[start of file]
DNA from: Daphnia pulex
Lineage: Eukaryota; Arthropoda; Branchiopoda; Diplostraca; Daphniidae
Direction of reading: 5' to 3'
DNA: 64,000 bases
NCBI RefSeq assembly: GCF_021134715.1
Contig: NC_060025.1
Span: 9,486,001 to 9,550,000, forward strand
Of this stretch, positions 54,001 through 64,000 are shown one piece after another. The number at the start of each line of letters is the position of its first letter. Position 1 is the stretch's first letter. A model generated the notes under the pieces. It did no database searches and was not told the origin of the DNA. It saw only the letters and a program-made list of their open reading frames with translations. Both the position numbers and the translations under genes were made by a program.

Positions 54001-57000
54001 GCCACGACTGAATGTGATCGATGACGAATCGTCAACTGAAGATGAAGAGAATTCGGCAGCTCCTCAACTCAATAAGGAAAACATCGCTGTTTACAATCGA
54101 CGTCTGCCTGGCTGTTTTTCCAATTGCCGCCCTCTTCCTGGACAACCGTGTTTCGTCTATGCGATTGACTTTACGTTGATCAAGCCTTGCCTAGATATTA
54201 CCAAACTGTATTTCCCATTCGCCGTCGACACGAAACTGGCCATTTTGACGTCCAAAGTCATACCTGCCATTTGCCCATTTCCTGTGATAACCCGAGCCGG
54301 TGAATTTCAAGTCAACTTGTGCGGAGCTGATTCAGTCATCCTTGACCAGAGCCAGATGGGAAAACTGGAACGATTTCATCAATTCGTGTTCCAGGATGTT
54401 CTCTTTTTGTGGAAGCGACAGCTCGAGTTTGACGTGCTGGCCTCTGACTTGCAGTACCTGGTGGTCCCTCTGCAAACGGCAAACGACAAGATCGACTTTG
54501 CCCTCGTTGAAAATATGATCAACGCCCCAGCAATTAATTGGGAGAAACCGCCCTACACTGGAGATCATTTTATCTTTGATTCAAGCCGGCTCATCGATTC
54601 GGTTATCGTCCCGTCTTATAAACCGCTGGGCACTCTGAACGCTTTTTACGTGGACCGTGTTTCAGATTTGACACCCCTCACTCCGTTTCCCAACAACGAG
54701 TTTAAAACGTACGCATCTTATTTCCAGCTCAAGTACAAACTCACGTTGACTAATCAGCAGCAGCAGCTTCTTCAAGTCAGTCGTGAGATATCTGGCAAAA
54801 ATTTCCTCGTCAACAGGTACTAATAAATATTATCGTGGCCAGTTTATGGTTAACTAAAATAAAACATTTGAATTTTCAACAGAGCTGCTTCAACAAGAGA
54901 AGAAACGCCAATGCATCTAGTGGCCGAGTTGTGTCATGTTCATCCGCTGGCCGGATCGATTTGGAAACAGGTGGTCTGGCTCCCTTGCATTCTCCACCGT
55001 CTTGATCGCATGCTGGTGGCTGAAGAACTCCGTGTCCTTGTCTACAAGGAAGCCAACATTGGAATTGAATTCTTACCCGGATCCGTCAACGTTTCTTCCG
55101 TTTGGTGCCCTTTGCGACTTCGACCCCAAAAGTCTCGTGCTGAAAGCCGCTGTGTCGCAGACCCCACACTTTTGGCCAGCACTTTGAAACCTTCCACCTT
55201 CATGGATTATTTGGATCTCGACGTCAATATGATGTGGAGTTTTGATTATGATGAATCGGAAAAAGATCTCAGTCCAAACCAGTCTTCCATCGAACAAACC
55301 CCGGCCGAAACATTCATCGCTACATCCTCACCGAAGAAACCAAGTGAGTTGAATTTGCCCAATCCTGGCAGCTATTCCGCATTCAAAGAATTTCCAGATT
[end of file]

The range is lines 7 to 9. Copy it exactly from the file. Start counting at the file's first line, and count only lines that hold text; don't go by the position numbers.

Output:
Span: 9,486,001 to 9,550,000, forward strand
Of this stretch, positions 54,001 through 64,000 are shown one piece after another. The number at the start of each line of letters is the position of its first letter. Position 1 is the stretch's first letter. A model generated the notes under the pieces. It did no database searches and was not told the origin of the DNA. It saw only the letters and a program-made list of their open reading frames with translations. Both the position numbers and the translations under genes were made by a program.

Positions 54001-57000